Government’s Cash Transfers And School Dropout In Rural Areas

Andryan Setyadharma


Indonesia is committed to education but the Government of Indonesia still struggle with dropout problem at upper secondary school level, especially students from rural areas who dropping out of school before graduating. The dropout events can be explained through the demand for education. In 2008 Government of Indonesia introduced Bantuan Siswa Miskin program, the Cash Transfers for Poor Students (recently is known as Kartu Indonesia Pintar), in order to reduce numbers of dropouts. The program is mainly to cover students’ indirect costs and is implicitly used to increase students’ demand for education. The objective of this study is to get better understanding on the impact of government’s cash transfers on rural students’ dropout at upper secondary schools in Central Java Province. Primary data was collected from rural areas in all regencies and cities. The likelihood to drop out is estimated using Probit regressions. There are two main findings in this study. First, the result shows that higher education expenditure is significantly increasing the probability of rural students to drop out. Second, it is evidence that government’s cash transfers significantly diminish the rural students’ likelihood of dropping out. Based on the findings, it is suggested the Government of Indonesia must reduce education costs and the government also should expand the number of cash transfers for poor rural students.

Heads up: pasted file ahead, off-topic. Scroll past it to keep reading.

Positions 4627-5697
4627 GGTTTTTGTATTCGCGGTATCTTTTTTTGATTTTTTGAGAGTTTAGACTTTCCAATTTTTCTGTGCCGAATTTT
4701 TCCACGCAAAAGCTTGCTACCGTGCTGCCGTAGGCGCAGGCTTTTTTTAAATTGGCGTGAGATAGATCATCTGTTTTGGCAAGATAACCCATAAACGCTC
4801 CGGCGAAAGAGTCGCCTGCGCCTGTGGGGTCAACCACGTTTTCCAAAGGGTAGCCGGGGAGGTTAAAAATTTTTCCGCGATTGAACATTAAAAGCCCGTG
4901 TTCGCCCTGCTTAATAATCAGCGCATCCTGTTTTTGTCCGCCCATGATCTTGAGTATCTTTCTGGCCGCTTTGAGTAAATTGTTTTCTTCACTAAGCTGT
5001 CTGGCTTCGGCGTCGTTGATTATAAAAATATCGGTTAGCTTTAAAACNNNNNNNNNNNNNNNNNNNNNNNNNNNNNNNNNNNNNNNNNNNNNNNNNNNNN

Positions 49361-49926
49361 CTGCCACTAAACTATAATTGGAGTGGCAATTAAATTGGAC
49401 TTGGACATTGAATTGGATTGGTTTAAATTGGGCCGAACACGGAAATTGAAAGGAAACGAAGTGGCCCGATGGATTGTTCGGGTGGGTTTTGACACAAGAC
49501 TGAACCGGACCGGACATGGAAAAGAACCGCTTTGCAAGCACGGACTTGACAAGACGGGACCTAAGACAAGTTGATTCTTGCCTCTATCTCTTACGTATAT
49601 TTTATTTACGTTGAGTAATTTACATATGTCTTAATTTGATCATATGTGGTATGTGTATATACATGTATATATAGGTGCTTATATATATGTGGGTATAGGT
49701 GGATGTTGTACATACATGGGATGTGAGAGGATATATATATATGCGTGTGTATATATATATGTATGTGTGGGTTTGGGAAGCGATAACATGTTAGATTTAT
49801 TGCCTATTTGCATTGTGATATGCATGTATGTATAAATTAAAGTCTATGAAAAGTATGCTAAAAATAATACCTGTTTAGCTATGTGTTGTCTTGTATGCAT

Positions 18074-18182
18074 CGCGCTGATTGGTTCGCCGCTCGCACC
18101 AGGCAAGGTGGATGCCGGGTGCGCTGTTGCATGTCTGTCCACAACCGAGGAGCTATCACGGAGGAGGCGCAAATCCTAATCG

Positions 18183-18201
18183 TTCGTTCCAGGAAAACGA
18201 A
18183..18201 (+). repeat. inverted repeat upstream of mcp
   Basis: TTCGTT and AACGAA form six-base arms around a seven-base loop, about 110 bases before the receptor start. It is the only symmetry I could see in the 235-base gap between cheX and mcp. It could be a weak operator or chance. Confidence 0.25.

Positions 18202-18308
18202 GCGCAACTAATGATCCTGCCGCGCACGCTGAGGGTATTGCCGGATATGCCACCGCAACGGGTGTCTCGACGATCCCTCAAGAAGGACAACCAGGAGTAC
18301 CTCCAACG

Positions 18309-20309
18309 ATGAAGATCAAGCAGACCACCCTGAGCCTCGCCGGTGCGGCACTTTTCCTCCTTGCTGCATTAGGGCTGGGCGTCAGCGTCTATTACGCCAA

Government’s Cash Transfer, Dropout, Rural Area, Probit

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